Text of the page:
Expectations on player development are often in the eye of the beholder. That or the corresponding scouts with notebooks. At the beginning of the year the AHL Albany Devils, like most other squads, were infused with NHL talent. Since the end of the work stoppage, what was a cohesive club once again had to be reinvented with different players in new roles.
Many notable players have made the jump to the NHL’s New Jersey Devils, or are about to, including Stephen Gionta, Jacob Josefson, Mattias Tedenby, Adam Larsson and Adam Henrique. So far the Devils appear to be benefiting from that player development, as Gionta has a goal and Josefson and Tedenby have displayed a lot of jump and play-making ability. While it’s tough to argue with early success, if you read me regularly, you’d know that I’m a big believer in Larsson playing regularly.
Heading into the All-Star break, things are also looking up on the attendance front. Most recently in their final game before the break, Albany drew a franchise record 10,218 fans, in a 5-2 victory over the Adirondack Phantoms. It was the largest AHL crowd in Albany since 1999. On the season Albany is averaging 4,060 per contest.
Most Valuable Player:
Bobby Butler: Butler has really torn it up for the A-Devils from December on. The fleet forward will start for the Eastern Conference in the AHL All-Star Game. On the year Butler boasts a team leading 16 markers, including five on the power play and one shorthanded, along with ten helpers and a +/- rating of +11. While caught in a numbers game during training camp in Newark, Butler’s consistent play has not waned from what made him the AHL player of the week in December and ultimately an All-Star berth.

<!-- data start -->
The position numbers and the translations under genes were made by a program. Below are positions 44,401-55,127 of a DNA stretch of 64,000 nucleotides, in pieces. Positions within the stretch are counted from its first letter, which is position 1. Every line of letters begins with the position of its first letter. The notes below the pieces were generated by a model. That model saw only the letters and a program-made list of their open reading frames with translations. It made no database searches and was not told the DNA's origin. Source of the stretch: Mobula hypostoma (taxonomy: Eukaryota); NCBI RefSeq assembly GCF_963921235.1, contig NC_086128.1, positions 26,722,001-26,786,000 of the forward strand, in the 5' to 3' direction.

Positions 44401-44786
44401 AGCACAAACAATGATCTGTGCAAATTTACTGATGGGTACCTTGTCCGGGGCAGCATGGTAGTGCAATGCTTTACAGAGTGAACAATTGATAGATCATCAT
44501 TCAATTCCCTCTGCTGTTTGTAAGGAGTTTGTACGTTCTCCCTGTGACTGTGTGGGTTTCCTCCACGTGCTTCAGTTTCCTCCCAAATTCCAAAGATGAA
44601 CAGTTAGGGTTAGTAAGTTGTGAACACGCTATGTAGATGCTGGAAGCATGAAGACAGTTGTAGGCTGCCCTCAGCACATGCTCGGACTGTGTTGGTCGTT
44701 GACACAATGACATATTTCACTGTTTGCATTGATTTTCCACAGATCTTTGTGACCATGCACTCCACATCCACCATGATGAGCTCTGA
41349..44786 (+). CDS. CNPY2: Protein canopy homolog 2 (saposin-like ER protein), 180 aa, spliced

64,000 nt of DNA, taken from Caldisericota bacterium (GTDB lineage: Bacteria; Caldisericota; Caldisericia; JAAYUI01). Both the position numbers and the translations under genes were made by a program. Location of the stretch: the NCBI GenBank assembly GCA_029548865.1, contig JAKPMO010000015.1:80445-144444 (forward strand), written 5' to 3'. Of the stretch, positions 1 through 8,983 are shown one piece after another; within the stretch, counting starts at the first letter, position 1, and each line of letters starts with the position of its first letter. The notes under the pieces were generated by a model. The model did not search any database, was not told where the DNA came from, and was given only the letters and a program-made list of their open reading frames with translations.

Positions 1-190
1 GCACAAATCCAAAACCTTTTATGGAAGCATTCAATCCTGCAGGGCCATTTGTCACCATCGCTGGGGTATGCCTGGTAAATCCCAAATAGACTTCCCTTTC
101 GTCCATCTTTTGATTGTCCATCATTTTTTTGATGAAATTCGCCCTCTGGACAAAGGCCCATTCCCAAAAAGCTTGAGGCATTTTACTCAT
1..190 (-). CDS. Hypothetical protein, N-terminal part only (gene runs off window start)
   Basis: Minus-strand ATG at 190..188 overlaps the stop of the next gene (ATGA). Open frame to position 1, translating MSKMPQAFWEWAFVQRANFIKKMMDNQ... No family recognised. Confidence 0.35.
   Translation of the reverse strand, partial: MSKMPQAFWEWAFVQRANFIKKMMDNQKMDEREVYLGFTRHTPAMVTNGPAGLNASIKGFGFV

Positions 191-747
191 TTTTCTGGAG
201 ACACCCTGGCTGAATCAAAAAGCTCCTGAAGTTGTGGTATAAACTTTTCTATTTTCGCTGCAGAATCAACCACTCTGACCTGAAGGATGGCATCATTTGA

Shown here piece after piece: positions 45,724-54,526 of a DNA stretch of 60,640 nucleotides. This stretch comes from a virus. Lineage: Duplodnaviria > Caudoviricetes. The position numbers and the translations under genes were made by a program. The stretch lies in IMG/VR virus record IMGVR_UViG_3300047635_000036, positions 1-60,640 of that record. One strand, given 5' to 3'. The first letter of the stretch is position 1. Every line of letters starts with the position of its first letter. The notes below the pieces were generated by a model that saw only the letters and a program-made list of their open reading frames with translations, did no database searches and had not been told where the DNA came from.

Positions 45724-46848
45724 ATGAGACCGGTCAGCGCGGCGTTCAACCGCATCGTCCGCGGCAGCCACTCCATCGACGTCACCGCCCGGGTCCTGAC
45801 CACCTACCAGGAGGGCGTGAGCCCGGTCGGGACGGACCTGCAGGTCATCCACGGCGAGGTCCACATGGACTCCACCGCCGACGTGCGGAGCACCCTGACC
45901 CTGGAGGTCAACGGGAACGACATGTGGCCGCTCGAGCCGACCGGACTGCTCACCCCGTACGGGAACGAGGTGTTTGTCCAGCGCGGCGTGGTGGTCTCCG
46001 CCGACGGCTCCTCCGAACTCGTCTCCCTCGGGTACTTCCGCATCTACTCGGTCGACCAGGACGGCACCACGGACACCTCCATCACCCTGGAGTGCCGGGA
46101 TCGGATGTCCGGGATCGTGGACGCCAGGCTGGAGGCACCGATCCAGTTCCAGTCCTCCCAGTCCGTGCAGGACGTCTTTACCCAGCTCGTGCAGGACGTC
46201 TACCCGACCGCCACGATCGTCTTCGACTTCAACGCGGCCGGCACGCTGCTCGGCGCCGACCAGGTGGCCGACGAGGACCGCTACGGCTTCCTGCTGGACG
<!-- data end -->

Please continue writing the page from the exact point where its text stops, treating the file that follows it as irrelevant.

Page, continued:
Most Improved Player:
Keith Kinkaid: One could surely make a solid case that Kinkaid deserves the honor above this one. On the campaign, the second-year pro out of Union College, is 14-8-4. Kinkaid ranks 11th in the AHL with a 2.36 goals against average and sports a save percentage of .917, posting two shutouts along the way. Given the early season scoring woes for the A-Devils, the “Blockaid” has been quite the force between the pipes.
Diamonds And Disapointments:
Devils General Manager Lou Lamoriello has always had a knack for unearthing talent and getting the most out of it. For instance, on this squad one could point to a player like Joe Whitney, who the Devils signed as a free agent last year. Whitney has eleven goals and leads Albany with a +/- rating of +14. This year one could point to players such as Harri Pesonen and Chris McKelvie. After a slow start, Pesonen has registered nine goals and ten assists, pocketing a pair of goals against Adirondack before the break. As for McKelvie, the squad is an uncanny 12-5-0-3 when the gritty forward is in the lineup.
Conversely on the much left to be desired front, forward David Wohlberg had only mustered two assists in 16 contests. Also struggling to find his way and catch up to speed is defenceman Raman Hrabarenka.
As mentioned above, when there’s a mere four-point gap between fifth place and eleventh, there’s a great deal of uncertainty about how things will shake out. Obviously with the NHL back in operation, there are many variables at the AHL level, with trades, call-ups and injuries. With such tight margins, one has to wonder how much of an impact having four “home games” at Atlantic City will ultimately impact the club’s chances in qualifying for a spot in the Calder Cup playoffs.
From February to the end of the season, Albany plays 19 on the road and 17 at home, one of which occurs at Atlantic City. Should they be able to withstand two six-game road-trips in February and March, Albany will finish with ten of its last 12 games at home, including closing out with a five-game home-stand in April.
Of their final 36 opponents, Albany plays 23 games against clubs currently in a playoff position and 13 that are not. Albany begins its post-break quest at the Providence Bruins on February 1.